DCF: What is the early advice you didn’t listen to that you wish you had?
AA: I had an art teacher when I was a senior in high school who was amazing. One day we got around to discussing art as a career, where she said the whole point was to make money. Someone asked her “But do you make things that will sell or make things that you want?” She said “Good question” and nothing else lol. I always thought eventually she’d tell us the answer, but there is no answer, honestly. It’s a constant struggle. Best when what you want to make and what people want to buy collide, but that doesn’t always happen and is this constant question I ask myself.
DCF: What was your greatest failure and what did you learn from it?
AA: I haven’t made one epically huge mistake, but I have made plenty of smaller mistakes and learned from them along the way. For example, always order the sturdy shipping boxes when shipping glass! Never ever trust USPS to do anything correctly – make sure you get receipts and document everything. Drink water at markets so you don’t faint! Keep some of your best ideas for yourself- don’t always share them with people. Don’t overcommit to projects and events. But I think the biggest lesson that I’ve learned over the years is that you are the only one who is looking out for yourself truly at the end of the day. You have to take care of yourself.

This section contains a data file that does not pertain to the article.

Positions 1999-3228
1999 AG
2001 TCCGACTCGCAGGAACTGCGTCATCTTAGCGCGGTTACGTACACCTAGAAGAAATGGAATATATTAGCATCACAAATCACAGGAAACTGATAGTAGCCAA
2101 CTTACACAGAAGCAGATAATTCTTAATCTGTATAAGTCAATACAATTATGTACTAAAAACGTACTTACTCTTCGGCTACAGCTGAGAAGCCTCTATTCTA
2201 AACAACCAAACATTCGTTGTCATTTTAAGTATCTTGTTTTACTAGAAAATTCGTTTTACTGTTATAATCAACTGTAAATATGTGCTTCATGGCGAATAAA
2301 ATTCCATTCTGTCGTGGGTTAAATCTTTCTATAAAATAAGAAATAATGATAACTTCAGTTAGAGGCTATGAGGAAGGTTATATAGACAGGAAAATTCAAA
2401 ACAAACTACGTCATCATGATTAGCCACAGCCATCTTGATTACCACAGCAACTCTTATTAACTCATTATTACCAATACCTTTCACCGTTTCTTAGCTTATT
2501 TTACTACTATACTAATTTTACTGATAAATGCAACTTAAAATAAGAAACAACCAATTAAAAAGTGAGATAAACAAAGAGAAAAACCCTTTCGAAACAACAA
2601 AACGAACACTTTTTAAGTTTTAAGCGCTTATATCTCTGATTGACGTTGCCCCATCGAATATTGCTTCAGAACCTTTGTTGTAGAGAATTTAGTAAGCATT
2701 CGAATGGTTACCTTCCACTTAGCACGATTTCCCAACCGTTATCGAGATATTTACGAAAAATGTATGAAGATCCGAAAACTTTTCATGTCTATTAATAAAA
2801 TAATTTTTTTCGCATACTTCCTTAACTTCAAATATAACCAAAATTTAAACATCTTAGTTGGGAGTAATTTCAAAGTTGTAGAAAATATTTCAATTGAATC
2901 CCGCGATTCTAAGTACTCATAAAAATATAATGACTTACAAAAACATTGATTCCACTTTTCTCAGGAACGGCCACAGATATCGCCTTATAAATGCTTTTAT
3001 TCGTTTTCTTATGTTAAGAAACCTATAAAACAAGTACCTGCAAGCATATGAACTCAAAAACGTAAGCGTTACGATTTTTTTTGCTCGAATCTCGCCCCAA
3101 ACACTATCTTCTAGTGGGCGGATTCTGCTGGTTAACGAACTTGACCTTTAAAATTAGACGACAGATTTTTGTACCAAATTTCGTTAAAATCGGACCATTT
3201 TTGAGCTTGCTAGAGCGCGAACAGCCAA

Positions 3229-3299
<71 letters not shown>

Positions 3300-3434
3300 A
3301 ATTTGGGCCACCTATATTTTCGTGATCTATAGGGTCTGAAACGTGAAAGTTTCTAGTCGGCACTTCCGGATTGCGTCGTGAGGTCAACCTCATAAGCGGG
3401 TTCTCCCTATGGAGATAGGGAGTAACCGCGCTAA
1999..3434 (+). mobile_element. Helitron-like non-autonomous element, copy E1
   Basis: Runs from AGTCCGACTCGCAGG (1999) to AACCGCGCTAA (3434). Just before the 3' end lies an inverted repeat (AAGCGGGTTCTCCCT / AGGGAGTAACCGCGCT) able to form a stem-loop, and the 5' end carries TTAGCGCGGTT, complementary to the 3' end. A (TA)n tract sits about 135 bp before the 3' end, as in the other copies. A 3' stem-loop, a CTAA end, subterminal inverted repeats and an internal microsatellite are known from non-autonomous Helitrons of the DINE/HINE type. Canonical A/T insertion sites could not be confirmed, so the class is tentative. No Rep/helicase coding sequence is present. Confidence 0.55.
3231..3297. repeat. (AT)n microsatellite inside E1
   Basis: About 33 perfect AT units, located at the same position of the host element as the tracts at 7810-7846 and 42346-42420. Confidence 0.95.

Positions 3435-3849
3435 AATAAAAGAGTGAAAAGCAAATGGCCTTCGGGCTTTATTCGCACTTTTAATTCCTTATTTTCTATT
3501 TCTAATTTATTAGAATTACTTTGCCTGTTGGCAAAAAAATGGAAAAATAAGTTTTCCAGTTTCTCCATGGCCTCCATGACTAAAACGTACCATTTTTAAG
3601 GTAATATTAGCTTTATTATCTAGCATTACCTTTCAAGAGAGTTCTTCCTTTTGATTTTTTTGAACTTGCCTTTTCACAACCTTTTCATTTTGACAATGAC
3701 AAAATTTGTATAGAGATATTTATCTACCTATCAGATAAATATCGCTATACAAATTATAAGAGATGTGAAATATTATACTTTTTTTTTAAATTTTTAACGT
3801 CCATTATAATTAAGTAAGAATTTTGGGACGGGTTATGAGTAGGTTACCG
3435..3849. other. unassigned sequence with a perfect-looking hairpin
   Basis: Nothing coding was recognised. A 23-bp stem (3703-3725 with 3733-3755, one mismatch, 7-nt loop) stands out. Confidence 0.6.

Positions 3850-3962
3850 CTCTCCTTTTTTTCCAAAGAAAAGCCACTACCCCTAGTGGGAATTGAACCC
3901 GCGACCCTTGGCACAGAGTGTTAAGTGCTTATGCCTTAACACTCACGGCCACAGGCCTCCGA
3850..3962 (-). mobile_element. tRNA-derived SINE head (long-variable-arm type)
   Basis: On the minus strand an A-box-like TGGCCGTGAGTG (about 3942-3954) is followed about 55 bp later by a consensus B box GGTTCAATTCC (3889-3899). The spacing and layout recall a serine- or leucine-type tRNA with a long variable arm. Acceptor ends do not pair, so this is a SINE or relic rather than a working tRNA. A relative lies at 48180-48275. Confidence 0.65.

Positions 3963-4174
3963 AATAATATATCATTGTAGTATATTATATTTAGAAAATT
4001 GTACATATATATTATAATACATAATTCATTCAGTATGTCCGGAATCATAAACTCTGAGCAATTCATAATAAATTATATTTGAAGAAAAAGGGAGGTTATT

DCF: What is your proudest moment?
AA: I’ve nearly survived a full year of self-employment! I’ve paid my bills, I’ve done new things this year, I found a studio and am paying rent there and at my apartment and I haven’t had to sell a kidney or anything! This year was a year filled with insanely bad luck in the selling world paired with a crazy election year. Never in a million years could I have predicted what 2016 would bring, but it will be a full year of this adventure in November. It will hopefully be the beginning of a great holiday season and January will bring the start of a new year with a) way better planning b) way better perspective and c) hopefully a whole rack of new opportunities!
DCF: What’s next?
AA: Our Fall / Holiday collection is coming out this month! I’m so so excited about it. It’s my first really cohesive Fall / Holiday collection and I’m so pumped to share it with the world. I’ll also be debuting special limited edition holiday ceramic candles in November; I’m having my first candle making workshop right before Thanksgiving; and I’ll be speaking on a panel about finding your creative niche at Ringlet Market in DC in early November.